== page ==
Adult children have the right to control their own finances. To conduct financial business on an adult's child behalf, that child must name you as an agent in a financial durable power of attorney.

A financial durable power of attorney specifies what types of financial powers you will have, such as being able to write checks, buy or sell real estate, contact creditors, or make investments on your child's behalf.

The durable power of attorney specifies when you receive these powers. You can have the document go into effect:

  • immediately
  • only if your child becomes incapacitated (called a "springing" power of attorney)
  • for a certain period of time, such as one year from the date of signing the document or while your child is in college, or
  • upon other specified events, such as during any period of time your child is out of the country.

For instance, a power of attorney could authorize you to renew car insurance or vehicle registration while your child does a year abroad. Also, if your child has a car accident and is incapacitated, the power of attorney would allow you to step in to make financial decisions.

Having a power of attorney in place also can help you avoid the expensive and drawn-out process of trying to obtain a conservatorship over an adult child who becomes permanently incapacitated.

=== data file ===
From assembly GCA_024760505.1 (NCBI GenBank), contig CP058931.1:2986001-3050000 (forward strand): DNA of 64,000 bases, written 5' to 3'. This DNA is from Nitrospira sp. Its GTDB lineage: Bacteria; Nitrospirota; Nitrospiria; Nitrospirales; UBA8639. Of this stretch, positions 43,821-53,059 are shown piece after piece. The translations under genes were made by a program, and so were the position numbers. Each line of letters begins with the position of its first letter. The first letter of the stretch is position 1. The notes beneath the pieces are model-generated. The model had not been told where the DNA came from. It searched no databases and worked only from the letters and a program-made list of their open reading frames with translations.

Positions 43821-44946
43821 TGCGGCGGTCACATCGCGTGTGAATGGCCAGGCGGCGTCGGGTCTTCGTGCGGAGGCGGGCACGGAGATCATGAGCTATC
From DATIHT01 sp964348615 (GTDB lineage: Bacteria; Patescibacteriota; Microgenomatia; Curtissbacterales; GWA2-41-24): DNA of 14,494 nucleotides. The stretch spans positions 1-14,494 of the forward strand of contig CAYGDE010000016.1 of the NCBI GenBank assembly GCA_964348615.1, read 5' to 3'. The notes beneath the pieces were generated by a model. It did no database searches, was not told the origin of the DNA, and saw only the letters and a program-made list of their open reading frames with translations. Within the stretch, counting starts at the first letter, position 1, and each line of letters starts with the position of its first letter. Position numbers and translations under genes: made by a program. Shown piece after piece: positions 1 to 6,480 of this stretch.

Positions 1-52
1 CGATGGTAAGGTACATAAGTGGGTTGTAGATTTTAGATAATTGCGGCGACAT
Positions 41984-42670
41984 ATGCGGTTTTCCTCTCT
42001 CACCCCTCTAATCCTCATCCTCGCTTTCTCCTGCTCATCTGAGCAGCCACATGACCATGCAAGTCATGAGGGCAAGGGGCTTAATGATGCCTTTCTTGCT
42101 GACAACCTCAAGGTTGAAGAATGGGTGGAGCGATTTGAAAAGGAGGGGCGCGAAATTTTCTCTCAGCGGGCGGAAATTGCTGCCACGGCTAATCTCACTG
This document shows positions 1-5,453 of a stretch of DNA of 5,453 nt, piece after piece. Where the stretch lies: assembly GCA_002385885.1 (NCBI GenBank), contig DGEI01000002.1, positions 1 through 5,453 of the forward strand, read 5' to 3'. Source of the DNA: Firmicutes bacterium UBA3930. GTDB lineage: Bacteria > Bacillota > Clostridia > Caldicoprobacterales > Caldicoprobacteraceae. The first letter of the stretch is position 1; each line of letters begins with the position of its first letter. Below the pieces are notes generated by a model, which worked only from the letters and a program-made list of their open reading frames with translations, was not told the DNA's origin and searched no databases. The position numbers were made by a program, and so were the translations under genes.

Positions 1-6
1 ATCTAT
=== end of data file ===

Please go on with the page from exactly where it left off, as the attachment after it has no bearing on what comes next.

Talk with your adult child about how money should be managed and how things will work if your child becomes incapacitated. This conversation can help avoid problems down the line and can help your child understand why you need the power of attorney. An adult has to voluntarily agree to give an agent the power to make financial decisions. You can't just do it on your own, so you'll want to be on the same page with your child.

Educational Records Release

If your adult child is heading to college, you also might want an educational records release. The Family Educational Rights and Privacy Act (FERPA) requires that students 18 or older provide written consent before their educational records are provided to their parents. Your child's educational records are considered private to your child—even if you're paying the tuition bill.

Without an educational records release, you won't be able to receive your child's grade report. Without a grade report, you might not know if an academic scholarship is in jeopardy or if your child is struggling so much that there could be mental health issues or other troubles. You also might not receive notification that your child's financial aid documents are incomplete. All of these situations could put your child's education—and your own finances—at risk.

Colleges usually have a specific form that students can sign that authorizes the school to release education information to parents.

Getting Help

Whether your child is entering the workforce or heading off to college, squeeze in some time to set up these documents. Your state might have statutory forms that you can use. Health care providers and colleges also might have blank forms. You also can get help from an attorney, or you can make them on your own with a product like WillMaker.